Bigreddice, and Archer Pechawis’s practice as a whole, is an archive of the simultaneous shift in Indigenous art toward digital mediums and themes of love, sex, gender and intimacy. This shift became pronounced during the late 1990s, but was already underway in the early 1990s with work by artists such as Ahasiw Maskegon-iskwew, Pechawis and Sheila Urbanoski’s Net art project isi-pikîskwewin ayapihkêsîsak.
Bigreddice is an interactive website and, much like Pechawis’s work itself, is an archive of sorts: an HIV/AIDS archive that transports the viewer through a collection of considerations, fears, desires and provocations about HIV/AIDS that are recorded in video responses. The visitor repeats the motion of “rolling the dice” by clicking on an image that plays a video loop of dice being rolled, and then navigates a collage of video clips that are populated depending on what number the visitor “rolled.”
Bigreddice uses the Internet as a space for connection and peer education around HIV/AIDS—A web of connection remarkably close to the concept of extended kinship. This web becomes a catalyst for intimacy, knowledge sharing and community response to HIV/AIDS. But this isn’t your mama’s HIV education video. Pechawis makes a point of collecting responses that are heady and complex, and grapple with provocative issues such as HIV culpability, pervasive stigmatization around sex resulting from the AIDS crisis and the public’s misperceptions about AIDS. One of the video participants even baits the judgmental viewer and plays on their biases, saying, “You know obviously I’m a ditch pig you can see semen oozing out of my ass. I’m getting loads after loads of cum. C’mon. Put two and two together figure it out. Where do you think I’m at?”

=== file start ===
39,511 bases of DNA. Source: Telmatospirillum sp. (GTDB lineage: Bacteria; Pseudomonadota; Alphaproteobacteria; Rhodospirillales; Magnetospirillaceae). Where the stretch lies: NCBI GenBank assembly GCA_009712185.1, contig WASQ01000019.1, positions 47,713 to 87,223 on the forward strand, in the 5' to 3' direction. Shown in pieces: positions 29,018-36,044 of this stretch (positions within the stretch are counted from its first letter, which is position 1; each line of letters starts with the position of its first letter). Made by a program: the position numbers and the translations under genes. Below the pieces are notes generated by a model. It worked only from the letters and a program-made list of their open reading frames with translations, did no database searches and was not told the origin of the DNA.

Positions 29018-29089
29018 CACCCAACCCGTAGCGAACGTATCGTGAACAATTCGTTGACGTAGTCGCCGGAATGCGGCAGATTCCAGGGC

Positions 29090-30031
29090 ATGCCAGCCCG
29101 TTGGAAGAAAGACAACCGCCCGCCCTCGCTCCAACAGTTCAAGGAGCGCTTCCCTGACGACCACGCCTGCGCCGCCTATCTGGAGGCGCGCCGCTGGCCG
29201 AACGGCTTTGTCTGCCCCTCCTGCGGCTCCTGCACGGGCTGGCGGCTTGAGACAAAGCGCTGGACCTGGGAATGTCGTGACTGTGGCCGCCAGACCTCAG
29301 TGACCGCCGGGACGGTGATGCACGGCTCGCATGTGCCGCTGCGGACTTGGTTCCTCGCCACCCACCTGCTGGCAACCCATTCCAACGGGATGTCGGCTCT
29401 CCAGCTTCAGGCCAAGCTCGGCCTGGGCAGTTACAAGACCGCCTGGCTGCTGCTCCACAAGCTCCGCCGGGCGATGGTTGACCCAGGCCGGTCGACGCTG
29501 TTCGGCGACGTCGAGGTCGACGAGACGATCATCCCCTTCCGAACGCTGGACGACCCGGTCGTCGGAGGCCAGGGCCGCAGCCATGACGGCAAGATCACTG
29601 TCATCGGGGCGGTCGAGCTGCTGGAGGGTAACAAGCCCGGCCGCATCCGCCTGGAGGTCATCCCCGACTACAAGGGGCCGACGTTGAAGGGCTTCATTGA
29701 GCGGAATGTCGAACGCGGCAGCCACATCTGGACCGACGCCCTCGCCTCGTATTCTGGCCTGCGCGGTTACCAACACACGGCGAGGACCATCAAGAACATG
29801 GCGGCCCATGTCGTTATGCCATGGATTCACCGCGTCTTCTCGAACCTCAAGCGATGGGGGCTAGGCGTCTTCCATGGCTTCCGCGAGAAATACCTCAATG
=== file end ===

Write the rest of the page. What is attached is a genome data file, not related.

With Bigreddice, Pechawis facilitates a dialogue between people of varied relatedness to HIV/AIDS, mirroring the online dialogue around HIV/AIDS that became accessible with newly available web technologies.
Terry Haines, The Aboriginal Video Quilt, 2005
Secwepemc-welsh-tsilhqot’n-french artist Terry Haines’s work is considered seminal in the realm of Indigenous AIDS art, and Haines’s partner, Aaron Rice, now holds the archive. Haines homed in on issues of HIV/AIDS throughout his multidisciplinary practice, and he had built a rich career that was poised to explode. Haines picked up the new-media practices of the generation of Indigenous artists before him who defiantly split from the Indigenous art community that preceded them, creating a stringent generational divide between those who moved into digital mediums and those who did not.
The Aboriginal Video Quilt is a mixed-media installation completed by Haines for an artist’s residency at VIVO Media Arts Centre (then Video In) in Vancouver. The concept for The Aboriginal Video Quilt derives from the AIDS Memorial Quilt project, intended to memorialize, square by square, the individuals lost during the height of the AIDS crisis, and those whose lives have been affected by their Hiv-positive status. Haines’s installation was meant to be a digital version of an AIDS quilt, and consisted of five monitors as well as mixed-media panels made of fabric, beads, Scrabble tiles, ribbons and fun fur, making for a humorous intermingling of ceremonial, trade and aesthetic materials—an urban Indigenous raver vibe, if you will. Haines completed his last work, Coyote X, in 2013, weeks before his death. Coyote X finds Haines on a Vancouver beach spray-painting rocks collected from the shore with red positive signs: a homage to the city that defined his experience of contracting and living with HIV, nearly 30 years after Maskegon-iskwew similarly marked East Hastings. In making The Aboriginal Video Quilt and Coyote X, Haines created his own digital squares for the AIDS quilt, which is now pieced together by his lover Aaron Rice, just as the squares of textile-based AIDS quilts were sewn into place by the kin who mourn those we have lost. ■
Ahasiw Maskegon-iskwew Untitled ca. 1990s COURTESY GRUNT GALLERY